If you announce in advance what you are going to say at a lecture you expose yourself to other lecturers examining your principles beforehand, as Stuart White of Oxford University does here, cross-posted with thanks from Next Left
Nick Clegg's efforts to shift the philosophical orientation of British liberalism, pitching its tent squarely on the terrain of the centre-right, continues apace with his article in today's Guardian (trailing his Hugo Young lecture tonight).
Having already conflated the liberal ideal of independence with the Thatcherite ideal of 'self-reliance', Clegg now tries to differentiate between an 'old progressivism' of income equality (bad) and a 'new progressivism' of social mobility (good):
'Social mobility is what characterises a fair society rather than a particular level of income equality. Inequalities become injustices when they are fixed; passed on, generation to generation....For old progressives, reducing snapshot income inequality is the ultimate goal. For new progressives, reducing the barrier to social mobility is.' (Emphasis added.)
As Sunder has already pointed out, the contrast conveyed in this passage is questionable on a number of grounds. Sociologically, social mobility is affected by income inequality. If you care about social mobility then you have at least an instrumental reason to care about limiting income inequality even if you think it unimportant for its own sake.
And as a matter of intellectual history, few, if any, progressives have cared about reducing income equality rather than social mobility, as Clegg suggests. They have cared about both as ends in themselves.
Indeed, what is striking is just how far Clegg's attempt to define 'fairness' as social mobility rather than reduced income inequality breaks with the mainstream social liberal tradition. Whatever Clegg's 'new progressivism' is, it isn't mainstream social liberalism.
When it comes to the major figures of recent liberal political philosophy, such as John Rawls and Ronald Dworkin, the point is obvious.
Rawls argues that the economic justice of a society is to be judged in part by how far it achieves 'fair equality of opportunity': roughly, people with similar natural abilities and motivation should have similar chances of occupational success regardless of their parents' background. This corresponds closely to Clegg's goal of social mobility.
But Rawls also famously argues that fair equality of opportunity by itself does not make a society just. For even with this kind of meritocracy, people with poorer natural endowments will fare worse in terms of income and wealth than those more fortunate in the genetic lottery. A just society must therefore seek to limit inequality of reward between jobs and offices as well as achieve a high degree of social mobility in competition for them.
Dworkin puts the point particularly forcefully when he argues that the conventional idea of equal opportunity, the kind Clegg celebrates under the heading of social mobility, is, by itself, 'fraudulent':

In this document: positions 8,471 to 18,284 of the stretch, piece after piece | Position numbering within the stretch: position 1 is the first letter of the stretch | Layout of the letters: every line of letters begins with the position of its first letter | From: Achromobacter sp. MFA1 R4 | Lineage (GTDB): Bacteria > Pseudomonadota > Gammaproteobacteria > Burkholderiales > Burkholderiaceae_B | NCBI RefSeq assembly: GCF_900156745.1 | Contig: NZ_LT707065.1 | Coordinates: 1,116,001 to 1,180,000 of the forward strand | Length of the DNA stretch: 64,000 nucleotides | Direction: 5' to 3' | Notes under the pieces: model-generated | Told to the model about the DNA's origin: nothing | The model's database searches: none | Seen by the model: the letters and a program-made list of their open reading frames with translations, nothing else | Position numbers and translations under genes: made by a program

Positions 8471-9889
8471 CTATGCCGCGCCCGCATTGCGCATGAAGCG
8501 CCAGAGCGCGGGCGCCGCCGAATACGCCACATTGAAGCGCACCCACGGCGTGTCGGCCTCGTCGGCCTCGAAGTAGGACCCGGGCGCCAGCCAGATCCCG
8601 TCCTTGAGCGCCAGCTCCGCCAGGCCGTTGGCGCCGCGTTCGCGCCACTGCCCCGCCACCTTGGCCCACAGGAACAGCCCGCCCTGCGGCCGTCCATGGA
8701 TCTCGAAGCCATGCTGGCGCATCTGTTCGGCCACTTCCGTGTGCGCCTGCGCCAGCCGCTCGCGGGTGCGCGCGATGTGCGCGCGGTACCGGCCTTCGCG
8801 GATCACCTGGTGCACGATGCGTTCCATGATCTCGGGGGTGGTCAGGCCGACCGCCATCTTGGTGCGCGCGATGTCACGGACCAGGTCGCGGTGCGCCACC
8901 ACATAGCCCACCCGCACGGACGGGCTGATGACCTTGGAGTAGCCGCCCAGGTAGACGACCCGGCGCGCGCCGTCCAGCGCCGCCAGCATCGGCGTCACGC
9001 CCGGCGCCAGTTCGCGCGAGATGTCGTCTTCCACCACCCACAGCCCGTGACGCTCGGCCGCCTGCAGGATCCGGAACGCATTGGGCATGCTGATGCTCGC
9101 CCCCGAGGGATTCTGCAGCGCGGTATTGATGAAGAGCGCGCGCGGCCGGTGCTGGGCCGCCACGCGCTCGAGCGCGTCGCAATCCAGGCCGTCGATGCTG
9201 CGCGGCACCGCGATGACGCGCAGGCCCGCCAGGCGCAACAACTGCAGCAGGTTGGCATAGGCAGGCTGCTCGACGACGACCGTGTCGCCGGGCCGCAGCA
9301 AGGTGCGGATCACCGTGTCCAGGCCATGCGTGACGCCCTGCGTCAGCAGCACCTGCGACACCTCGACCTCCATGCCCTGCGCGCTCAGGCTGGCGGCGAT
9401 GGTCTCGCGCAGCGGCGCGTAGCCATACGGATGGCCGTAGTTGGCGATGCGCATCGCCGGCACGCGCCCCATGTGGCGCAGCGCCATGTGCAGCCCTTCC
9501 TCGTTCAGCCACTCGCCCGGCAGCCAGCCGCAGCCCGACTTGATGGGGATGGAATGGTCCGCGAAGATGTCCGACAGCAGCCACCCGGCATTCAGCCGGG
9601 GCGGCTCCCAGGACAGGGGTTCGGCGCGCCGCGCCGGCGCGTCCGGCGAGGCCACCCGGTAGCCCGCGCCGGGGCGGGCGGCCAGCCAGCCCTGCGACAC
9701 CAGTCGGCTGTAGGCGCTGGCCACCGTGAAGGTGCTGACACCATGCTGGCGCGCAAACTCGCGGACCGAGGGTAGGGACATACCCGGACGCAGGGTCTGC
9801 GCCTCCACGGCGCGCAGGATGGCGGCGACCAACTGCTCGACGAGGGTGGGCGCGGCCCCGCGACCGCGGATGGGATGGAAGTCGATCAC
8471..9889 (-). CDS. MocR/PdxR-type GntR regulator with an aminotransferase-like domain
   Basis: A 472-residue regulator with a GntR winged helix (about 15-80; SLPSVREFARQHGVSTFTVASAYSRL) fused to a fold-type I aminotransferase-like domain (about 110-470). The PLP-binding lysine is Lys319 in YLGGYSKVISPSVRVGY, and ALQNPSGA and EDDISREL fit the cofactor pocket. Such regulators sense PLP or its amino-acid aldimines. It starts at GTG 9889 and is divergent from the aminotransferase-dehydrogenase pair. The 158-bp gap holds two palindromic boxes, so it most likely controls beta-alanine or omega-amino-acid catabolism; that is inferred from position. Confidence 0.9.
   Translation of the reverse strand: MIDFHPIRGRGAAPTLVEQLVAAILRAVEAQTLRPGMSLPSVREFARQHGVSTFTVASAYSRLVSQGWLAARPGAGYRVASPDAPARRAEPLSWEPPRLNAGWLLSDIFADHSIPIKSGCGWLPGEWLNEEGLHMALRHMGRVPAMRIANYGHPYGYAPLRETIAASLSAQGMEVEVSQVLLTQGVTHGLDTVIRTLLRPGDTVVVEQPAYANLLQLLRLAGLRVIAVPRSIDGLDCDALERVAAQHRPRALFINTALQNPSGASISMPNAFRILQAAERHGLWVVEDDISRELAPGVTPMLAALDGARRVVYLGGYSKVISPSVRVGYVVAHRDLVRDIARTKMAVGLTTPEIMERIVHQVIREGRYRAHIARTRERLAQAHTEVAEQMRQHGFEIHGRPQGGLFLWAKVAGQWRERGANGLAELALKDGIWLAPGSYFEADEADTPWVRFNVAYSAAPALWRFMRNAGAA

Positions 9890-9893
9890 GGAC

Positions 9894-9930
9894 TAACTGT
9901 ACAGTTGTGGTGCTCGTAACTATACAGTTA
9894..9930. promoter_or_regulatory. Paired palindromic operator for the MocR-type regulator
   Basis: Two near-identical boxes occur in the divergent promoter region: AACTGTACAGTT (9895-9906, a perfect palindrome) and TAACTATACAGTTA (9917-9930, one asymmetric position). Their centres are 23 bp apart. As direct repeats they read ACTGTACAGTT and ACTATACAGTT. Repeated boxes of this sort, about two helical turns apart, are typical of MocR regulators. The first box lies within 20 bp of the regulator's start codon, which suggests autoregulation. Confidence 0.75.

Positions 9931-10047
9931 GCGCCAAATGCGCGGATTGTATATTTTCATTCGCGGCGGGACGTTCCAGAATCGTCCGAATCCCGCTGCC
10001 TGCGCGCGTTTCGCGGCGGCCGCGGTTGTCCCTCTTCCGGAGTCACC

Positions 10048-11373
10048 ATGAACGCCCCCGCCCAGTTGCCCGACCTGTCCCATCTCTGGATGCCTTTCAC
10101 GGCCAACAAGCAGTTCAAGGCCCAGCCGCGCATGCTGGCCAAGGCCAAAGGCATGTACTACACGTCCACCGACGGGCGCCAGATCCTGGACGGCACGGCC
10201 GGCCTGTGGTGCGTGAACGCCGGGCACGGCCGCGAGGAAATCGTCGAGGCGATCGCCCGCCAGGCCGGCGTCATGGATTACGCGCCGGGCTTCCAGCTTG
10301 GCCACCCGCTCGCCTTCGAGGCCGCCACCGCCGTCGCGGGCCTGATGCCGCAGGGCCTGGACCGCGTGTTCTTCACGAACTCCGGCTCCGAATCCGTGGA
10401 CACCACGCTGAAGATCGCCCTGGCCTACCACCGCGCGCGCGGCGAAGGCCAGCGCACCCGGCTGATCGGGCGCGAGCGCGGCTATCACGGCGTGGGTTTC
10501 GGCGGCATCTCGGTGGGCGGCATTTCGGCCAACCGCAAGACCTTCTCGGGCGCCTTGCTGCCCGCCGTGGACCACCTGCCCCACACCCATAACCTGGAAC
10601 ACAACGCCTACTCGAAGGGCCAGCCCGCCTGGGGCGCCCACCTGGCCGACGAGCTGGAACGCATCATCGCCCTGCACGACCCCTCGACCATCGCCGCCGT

'…people are not equal in raw skill or intelligence or other native capacities; on the contrary, they differ greatly, through no choice of their own, in the various capacities that the market tends to reward. So some people who are perfectly willing, even anxious, to make exactly the choices about work and consumption and savings that other people make end up with fewer resources, and no plausible theory of equality can accept this as fair. This is the defect of the idea fraudulently called 'equality of opportunity': fraudulent because in market economy people do not have equal opportunity who are less able to produce what others want.'
The implication, as for Rawls, is that conventional equality of opportunity must be accompanied by efforts to reduce the inequality of reward between people who, through no fault of their own, have unequal productive or earnings capacity.
If we focus on British social liberals like J.A. Hobson and Leonard Hobhouse we also see, again, a clear concern for the distribution of income as an important dimension of economic justice as well as equality of opportunity or social mobility. Both devoted a lot of attention to the question of what a just structure of rewards would look like, an intellectual preoccupation that would be distinctly odd if they thought income distribution unimportant to justice.
Nor can Clegg turn to the great icon of British liberalism, J.S. Mill, to support his view of fairness as a matter of social mobility rather than income equality. In his Autobiography, Mill sets out how he understands the core intellectual challenge to liberalism:
'The social problem of the future we considered to be, how to unite the greatest individual liberty of action, with a common ownership of the raw material of the globe, and an equal participation of all in the benefits of combined labour.'
In other words: how can we combine liberty with equality? And what Mill means by equality is not (merely) equality of opportunity but clearly involves some degree of equality of resources - 'equal participation of all in the benefits of combined labour' conjoined with 'common ownership of the raw material of the globe'.
So on one side we have Nick Clegg, the self-styled 'new progressive'. On the other side, we do not really have any 'old progressives', for, as Sunder points out, they are a caricatured invention of Clegg's article/lecture with little or no historical reality. Rather, what we have on the other side are thinkers like Rawls, Dworkin, Hobson, Hobhouse and Mill: the mainstream of the social liberal tradition.
The real choice, then, is not between the new and the old progressives.
It is between Cleggism and liberalism.
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